Thursday, January 14, 2016

New Employee or Independent Contractor?

Cathy Robinson
As the new year begins, you may be contemplating an addition to your company.  The thought crosses your mind about not putting them on payroll, but paying them as an independent contractor.  
Be aware this is an area on the IRS radar.   A large amount of money is lost each year by the U.S. Treasury due to worker misclassification.
Therefore, you need to look at the factors the IRS considers when reclassifying workers as employees.  There are 20 common law factors in Revenue Ruling 87-41 reviewed by the IRS.  Instructions provided to workers, training, hours, and location are some of the factors to consider.  The main point to consider is who has control over employee behavior and the relationship between the parties. 
There are safe harbor rules to consider when making the decision.  Section 530 of the Revenue Act of 1978, P.L. 95-600 lists some rules.  An individual will not be considered an employee if the payer:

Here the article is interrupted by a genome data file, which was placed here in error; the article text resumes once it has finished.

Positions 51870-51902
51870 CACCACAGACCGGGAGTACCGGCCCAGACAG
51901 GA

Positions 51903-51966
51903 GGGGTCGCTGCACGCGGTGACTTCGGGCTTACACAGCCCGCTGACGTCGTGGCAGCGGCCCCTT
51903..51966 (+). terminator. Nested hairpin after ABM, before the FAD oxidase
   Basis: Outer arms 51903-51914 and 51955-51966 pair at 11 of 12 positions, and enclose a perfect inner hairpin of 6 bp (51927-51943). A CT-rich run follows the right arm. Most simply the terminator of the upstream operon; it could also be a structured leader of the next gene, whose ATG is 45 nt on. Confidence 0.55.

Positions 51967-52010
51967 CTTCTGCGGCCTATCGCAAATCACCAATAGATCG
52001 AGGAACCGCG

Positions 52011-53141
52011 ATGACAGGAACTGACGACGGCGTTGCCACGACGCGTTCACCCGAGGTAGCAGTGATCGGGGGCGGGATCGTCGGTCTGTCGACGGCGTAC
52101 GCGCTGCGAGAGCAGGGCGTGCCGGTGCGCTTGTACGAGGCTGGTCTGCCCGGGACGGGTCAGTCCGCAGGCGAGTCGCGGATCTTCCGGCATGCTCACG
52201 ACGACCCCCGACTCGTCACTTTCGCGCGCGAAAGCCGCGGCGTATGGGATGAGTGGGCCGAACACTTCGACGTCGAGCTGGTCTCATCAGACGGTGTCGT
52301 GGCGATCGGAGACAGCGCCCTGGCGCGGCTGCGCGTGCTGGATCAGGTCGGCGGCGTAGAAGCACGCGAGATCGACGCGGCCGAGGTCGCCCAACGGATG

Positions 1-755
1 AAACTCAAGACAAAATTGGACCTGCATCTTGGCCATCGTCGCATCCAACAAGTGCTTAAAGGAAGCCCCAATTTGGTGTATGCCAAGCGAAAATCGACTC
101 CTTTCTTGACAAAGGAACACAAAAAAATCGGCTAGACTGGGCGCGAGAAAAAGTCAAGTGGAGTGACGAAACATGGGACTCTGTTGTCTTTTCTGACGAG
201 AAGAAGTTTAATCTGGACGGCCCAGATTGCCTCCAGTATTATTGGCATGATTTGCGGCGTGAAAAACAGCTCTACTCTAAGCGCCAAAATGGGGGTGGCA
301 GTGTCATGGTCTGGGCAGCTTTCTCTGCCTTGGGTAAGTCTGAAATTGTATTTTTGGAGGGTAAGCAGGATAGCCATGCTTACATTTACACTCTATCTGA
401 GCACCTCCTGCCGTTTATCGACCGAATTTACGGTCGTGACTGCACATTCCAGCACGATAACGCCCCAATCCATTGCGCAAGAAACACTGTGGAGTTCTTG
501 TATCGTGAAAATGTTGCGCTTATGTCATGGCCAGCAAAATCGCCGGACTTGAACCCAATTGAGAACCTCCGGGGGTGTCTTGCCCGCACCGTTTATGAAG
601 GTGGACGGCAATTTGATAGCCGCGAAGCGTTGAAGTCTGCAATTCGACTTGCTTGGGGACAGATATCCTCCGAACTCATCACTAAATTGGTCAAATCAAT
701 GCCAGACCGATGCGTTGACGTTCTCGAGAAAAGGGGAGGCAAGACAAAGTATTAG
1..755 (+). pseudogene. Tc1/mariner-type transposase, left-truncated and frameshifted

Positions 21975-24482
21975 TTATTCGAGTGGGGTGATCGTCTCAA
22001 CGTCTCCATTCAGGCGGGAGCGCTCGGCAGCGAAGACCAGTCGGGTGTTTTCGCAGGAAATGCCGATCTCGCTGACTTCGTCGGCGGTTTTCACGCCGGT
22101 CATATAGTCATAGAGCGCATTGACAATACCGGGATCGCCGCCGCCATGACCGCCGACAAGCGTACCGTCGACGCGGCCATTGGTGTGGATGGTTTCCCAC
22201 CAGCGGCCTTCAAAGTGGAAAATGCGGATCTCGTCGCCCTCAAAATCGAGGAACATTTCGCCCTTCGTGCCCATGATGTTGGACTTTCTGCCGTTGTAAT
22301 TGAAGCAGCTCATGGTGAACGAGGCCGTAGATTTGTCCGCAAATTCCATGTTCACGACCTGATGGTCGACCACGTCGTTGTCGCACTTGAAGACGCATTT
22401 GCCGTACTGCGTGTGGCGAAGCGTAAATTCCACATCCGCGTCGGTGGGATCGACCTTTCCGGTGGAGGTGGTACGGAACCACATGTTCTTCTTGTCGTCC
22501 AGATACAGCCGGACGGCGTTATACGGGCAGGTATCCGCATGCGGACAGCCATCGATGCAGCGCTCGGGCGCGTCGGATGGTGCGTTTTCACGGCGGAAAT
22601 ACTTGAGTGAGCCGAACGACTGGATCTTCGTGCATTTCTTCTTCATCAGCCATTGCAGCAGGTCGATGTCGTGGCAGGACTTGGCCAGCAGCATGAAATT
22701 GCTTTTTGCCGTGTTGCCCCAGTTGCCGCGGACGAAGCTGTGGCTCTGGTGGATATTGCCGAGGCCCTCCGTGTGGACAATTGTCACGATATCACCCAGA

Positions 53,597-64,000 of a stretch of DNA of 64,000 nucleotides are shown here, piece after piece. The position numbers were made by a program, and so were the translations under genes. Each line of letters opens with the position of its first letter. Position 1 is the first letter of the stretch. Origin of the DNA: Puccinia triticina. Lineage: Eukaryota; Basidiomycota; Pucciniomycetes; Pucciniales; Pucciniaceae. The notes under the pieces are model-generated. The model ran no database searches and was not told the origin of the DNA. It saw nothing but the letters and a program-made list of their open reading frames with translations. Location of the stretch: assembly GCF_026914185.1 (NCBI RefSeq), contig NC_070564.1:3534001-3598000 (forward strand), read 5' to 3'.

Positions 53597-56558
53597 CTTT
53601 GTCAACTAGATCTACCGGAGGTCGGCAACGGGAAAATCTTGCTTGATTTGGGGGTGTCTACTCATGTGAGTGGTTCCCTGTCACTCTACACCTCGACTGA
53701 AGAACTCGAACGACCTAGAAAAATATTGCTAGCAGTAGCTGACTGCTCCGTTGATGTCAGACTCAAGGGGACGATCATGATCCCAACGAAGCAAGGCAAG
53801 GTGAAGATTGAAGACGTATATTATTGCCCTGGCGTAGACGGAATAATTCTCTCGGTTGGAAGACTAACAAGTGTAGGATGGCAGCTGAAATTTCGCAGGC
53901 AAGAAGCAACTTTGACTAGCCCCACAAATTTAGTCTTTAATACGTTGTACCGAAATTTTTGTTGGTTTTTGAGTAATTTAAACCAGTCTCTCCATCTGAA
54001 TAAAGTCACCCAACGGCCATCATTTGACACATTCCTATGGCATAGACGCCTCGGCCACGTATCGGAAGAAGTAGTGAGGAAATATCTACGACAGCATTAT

consistently treated other workers performing the similar task as nonemployees; had a reasonable basis for not treating as an employee; filed the Form 1099-MISC for all individuals.
Still not sure?  You can request a determination from the IRS.  Prepare and file Form SS-8 with the IRS.  It should be noted that most of the requests are filed by workers who think they are employees and entitled to benefits.
As with any business decision, it is always wise to check with your trusted advisor.